Pandemic fraud exhibit A: Feeding Our Families in Minneapolis
In his State of the Union Address, President Joe Biden promised to crack down on organizations that fraudulently took pandemic relief. This is just one example.
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A Minneapolis nonprofit organization that is the focus of a major FBI fraud investigation involving federal meal programs announced last month that it has ended operations.
The investigation was first reported by The New York Times.
Feeding Our Future executive director Aimee Bock set up the nonprofit in 2016 to provide meals to low-income children through partner organizations.
Fraud Investigation in Food Aid Puts Focus on Role of Nonprofits https://t.co/ZsnnoN2rzi— turenne19 (@turenne19) March 8, 2022
Minnesota officials said that after they suspected Feeding Our Future they had been constrained from stopping it, & the state paid >$197 million after the first suspicions were raised.
According to search warrant affidavits uncovered last month, the FBI alleged that a network of individuals connected to Feeding Our Future took advantage of less restrictive rules during the pandemic and used a web of shell companies to conceal and misappropriate tens of millions of dollars.
This money was allegedly spent on vehicles, travel, and real estate, including commercial buildings on Lake Street in Minneapolis, and a luxury apartment in Nairobi, Kenya.
According to the warrants, Feeding Our Future received about $307,000 from federal child nutrition programs in 2018, and nearly $3.5 million the following year. By 2021, that figure rose to nearly $198 million.
This rapid growth grabbed the attention of officials at the Minnesota Department of Education, which supervises the distribution of federal funds.
The state agency reached out to the FBI early last year and informed investigators that certain sites were submitting fraudulent documents to receive reimbursements as well as “artificially inflating the number of children and low-income individuals receiving benefits.”
Federal nutrition fraud allegations against a Minnesota organization are now spurring scrutiny of the state Attorney General's Office and its role overseeing nonprofits. https://t.co/PtRIghvYC3— Star Tribune (@StarTribune) March 5, 2022
Last year, as the federal government made available huge new sums of money for programs to feed children during the pandemic, a nonprofit called Advance Youth Athletic Development established an enormous childcare operation in northeast Minneapolis that could prepare 5,000 dinners every weeknight.
Based on the group’s claims, Minnesota gave $3.2 million of the federal food aid to the program.
But in January, the FBI carried out a series of pre-dawn raids around the region, and began investigating Advance Youth Athletic Development, and other groups like it, including Feeding Our Future, which is responsible for ensuring that the money provided to the smaller groups was spent properly.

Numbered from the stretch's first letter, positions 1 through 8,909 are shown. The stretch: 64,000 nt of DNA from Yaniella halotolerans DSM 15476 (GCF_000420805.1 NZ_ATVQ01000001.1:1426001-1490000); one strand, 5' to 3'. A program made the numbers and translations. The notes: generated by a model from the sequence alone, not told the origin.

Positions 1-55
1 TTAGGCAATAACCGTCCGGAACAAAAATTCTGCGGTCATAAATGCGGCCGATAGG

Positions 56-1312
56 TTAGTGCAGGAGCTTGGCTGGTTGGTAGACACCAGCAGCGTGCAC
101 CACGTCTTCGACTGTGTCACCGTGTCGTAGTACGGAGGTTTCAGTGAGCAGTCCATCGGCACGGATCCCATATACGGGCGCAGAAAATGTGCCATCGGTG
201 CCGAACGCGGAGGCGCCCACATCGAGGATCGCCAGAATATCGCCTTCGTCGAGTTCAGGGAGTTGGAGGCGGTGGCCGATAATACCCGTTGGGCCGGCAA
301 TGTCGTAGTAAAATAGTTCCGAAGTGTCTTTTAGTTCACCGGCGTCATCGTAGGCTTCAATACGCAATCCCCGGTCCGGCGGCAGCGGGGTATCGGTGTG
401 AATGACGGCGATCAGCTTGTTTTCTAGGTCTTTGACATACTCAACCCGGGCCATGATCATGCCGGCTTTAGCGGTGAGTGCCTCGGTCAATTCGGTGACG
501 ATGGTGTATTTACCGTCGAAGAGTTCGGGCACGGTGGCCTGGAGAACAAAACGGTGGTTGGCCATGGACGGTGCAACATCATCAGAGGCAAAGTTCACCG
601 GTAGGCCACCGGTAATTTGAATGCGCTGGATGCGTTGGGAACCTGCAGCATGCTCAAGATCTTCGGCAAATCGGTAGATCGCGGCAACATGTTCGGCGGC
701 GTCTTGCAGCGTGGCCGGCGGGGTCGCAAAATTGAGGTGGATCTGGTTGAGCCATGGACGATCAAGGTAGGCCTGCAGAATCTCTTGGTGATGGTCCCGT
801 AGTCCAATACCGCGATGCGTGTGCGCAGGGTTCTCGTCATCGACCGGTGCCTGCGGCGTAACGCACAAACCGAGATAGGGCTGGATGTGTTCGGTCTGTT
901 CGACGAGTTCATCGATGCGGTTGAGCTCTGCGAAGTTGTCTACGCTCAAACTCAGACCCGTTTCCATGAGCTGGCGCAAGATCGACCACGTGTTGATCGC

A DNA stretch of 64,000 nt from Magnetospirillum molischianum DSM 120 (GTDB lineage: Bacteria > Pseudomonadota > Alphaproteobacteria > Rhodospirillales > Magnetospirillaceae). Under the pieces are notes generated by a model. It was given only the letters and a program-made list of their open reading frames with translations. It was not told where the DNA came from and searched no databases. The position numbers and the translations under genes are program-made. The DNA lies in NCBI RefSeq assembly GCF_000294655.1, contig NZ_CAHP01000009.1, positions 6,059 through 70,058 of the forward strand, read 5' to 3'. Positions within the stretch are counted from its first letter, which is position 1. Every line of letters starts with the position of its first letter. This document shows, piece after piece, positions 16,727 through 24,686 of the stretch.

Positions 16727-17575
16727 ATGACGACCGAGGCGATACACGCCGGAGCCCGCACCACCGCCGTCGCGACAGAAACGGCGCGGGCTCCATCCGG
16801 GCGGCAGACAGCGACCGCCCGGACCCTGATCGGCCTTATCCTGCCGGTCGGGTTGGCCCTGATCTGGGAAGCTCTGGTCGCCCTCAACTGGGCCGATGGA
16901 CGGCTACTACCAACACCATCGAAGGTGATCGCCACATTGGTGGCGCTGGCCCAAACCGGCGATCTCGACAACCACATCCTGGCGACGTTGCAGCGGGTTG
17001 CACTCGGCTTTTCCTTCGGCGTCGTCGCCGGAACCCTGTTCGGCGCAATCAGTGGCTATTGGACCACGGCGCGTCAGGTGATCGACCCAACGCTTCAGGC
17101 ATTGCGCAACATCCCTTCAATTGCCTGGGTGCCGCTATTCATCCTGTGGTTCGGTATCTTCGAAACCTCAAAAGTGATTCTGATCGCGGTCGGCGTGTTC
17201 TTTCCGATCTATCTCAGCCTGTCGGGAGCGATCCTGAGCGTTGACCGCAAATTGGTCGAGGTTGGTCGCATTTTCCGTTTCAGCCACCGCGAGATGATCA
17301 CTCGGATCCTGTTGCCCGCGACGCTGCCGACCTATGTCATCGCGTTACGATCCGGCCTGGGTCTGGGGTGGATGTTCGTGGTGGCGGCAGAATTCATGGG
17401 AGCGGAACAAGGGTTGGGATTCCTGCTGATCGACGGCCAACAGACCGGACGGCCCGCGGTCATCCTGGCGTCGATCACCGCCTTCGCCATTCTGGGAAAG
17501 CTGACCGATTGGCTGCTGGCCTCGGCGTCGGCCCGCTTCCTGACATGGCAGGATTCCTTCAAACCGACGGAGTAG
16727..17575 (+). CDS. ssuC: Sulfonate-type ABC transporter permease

Officials discovered a “massive fraud scheme” among groups that Feeding Our Future was in charge of overseeing, stating that the group siphoned off tens of millions of dollars by charging taxpayers for nonexistent meals.
Together, the F.B.I. said, these 15 groups — all of which were supposed to be overseen by Feeding Our Future — had received more than $65 million from federal food programs during the coronavirus pandemic.
“Almost none of this money was used to feed children. Instead, conspirators misappropriated the money and used it to purchase real estate, cars and other items,” the government wrote in one court filing.
When a reporter recently visited the address listed for Advance Youth Athletic Development, there was no sign of a kitchen or a large child care center. It was just a second-story apartment.
In MN, a nonprofit told the state it was running a huge child-care center that could feed 5,000 kids a day.— David Fahrenthold (@Fahrenthold) March 8, 2022
The state paid it $3.2M, but didn’t visit to see it. Another nonprofit was supposed to do that.
I visited. It’s a second-story apartment. https://t.co/vDtAx97pnj
Lul Mohamoud, a neighbor in the apartment across the hall, confidently told the reporter that she had never seen any kids going inside.
No one has yet been charged in the case, and the leaders of Feeding Our Future, Advance Youth Athletic Development and other groups have denied wrongdoing.
But the case has underscored how the government’s dependence on nonprofits to carry out a wide range of programs can increase vulnerability to fraud.
In his State of the Union address last week, President Biden said that “billions” in pandemic aid had been stolen, and that he plans to name a chief prosecutor for pandemic fraud.
"Anyone who participated in this scheme must be held accountable. It's shameful that children who struggle with food insecurity paid the price for this nonprofit's alleged actions,” said Rep. Ilhan Omar, whose district includes Feeding Our Future's headquarters.